The Arch of Constantine, dedicated on 25 July 315 CE, stands in Rome between the Colosseum and the Palatine Hill, at what was once the beginning of the Via Triumphalis. As described on its attic inscription, it commemorates Constantine’s victory at the Battle of the Milvian Bridge on 28 October 312 CE over the tyrant Maxentius who had ruled Rome since 306 CE. It is one of the largest surviving Roman triumphal arches.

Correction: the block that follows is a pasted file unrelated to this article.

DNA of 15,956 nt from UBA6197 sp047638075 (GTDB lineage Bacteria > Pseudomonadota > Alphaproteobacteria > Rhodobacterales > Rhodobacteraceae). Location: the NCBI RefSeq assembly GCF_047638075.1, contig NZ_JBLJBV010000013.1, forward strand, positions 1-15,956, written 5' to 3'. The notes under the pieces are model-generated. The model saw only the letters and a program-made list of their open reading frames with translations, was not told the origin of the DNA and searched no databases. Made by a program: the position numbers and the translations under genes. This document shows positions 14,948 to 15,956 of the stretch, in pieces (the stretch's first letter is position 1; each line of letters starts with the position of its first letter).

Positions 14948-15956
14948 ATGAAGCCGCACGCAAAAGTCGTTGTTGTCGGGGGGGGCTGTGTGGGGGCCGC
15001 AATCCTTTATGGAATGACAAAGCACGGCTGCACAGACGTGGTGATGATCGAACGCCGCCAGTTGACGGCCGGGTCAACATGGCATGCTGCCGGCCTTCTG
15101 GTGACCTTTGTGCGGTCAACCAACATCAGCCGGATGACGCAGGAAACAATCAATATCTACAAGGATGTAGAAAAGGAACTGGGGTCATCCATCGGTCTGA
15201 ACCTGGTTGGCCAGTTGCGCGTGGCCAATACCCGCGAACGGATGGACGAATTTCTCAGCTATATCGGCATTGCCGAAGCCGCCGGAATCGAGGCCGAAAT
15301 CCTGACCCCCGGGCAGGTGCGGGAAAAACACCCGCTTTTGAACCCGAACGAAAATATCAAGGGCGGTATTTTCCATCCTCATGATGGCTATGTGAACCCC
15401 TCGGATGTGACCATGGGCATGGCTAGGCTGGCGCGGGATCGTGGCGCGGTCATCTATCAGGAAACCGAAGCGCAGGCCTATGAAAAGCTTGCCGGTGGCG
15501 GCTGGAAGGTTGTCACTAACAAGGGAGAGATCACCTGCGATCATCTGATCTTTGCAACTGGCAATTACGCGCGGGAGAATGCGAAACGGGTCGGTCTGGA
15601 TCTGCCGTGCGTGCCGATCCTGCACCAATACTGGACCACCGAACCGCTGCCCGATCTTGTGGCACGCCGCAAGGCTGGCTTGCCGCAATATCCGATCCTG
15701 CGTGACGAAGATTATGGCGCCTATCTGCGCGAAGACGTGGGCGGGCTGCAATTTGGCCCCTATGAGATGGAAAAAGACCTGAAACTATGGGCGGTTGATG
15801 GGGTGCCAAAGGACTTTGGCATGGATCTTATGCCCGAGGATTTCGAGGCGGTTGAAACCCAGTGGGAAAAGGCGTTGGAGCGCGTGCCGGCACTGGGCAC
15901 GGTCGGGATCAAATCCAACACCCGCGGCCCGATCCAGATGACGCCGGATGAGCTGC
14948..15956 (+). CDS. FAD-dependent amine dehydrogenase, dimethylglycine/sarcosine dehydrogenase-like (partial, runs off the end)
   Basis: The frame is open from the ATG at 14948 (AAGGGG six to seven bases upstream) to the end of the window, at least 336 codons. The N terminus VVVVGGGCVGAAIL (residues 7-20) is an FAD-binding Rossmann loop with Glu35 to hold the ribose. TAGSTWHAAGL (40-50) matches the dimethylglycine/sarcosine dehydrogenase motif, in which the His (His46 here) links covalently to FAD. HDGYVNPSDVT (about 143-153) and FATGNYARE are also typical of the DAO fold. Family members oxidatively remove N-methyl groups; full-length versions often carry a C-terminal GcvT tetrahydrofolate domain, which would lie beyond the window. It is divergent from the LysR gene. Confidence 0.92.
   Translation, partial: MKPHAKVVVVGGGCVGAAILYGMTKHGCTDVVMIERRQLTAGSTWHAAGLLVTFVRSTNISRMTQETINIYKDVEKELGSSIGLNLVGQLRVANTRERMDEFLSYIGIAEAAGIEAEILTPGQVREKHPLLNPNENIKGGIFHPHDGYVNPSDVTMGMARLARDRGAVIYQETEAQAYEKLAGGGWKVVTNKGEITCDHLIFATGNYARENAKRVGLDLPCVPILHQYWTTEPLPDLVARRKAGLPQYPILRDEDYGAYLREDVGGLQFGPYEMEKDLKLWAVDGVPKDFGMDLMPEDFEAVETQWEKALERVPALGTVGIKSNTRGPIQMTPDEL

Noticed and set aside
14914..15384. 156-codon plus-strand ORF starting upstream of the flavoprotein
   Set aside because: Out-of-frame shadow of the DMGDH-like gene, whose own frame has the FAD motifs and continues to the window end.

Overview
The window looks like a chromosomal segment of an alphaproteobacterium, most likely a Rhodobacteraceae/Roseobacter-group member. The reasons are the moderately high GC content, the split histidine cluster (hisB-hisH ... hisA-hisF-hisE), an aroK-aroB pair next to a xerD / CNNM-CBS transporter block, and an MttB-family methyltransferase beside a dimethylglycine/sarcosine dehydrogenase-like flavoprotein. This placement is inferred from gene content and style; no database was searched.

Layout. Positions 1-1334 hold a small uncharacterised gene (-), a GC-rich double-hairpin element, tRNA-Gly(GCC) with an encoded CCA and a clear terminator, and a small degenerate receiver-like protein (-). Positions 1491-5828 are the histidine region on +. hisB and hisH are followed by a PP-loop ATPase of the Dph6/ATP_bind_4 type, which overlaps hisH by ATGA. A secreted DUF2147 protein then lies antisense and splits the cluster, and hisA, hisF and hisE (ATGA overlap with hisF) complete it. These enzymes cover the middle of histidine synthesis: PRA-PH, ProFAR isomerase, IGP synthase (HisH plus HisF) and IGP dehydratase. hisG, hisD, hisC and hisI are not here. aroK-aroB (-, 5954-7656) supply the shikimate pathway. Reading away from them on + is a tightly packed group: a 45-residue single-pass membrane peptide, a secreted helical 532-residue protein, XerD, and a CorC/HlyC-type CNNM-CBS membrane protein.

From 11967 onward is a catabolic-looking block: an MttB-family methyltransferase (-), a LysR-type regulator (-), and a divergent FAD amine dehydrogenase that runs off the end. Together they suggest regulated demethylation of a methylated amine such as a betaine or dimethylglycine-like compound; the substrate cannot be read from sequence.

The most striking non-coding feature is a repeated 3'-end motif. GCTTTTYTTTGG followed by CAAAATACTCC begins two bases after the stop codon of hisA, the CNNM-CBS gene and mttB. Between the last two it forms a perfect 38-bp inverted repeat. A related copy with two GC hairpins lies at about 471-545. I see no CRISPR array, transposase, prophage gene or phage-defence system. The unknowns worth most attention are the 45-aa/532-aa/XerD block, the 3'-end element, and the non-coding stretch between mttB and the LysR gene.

The triumphal arch was a type of Roman architectural monument built all over the empire to commemorate military triumphs and other significant events such as the accession of a new emperor. Arches were often erected over major thoroughfares and as the structure had no practical function as a building it was often richly decorated with architectural details, sculpture and commemorative inscriptions, typically using bronze letters. The city of Rome has four outstanding examples of these lasting testaments to Roman vanity. Arch of Constantine I, 315 CE The Arch of Constantine I, erected in c. 315 CE, stands in Rome and commemorates Roman Emperor Constantine’s victory over the Roman tyrant Maxentius on 28th October 312 CE at the battle of Milvian Bridge in Rome. It is the largest surviving Roman triumphal arch and the last great monument of Imperial Rome. The arch is also a tour de force of political propaganda, presenting Constantine as a living continuation of the most successful Roman emperors, renowned for their military victories and good government.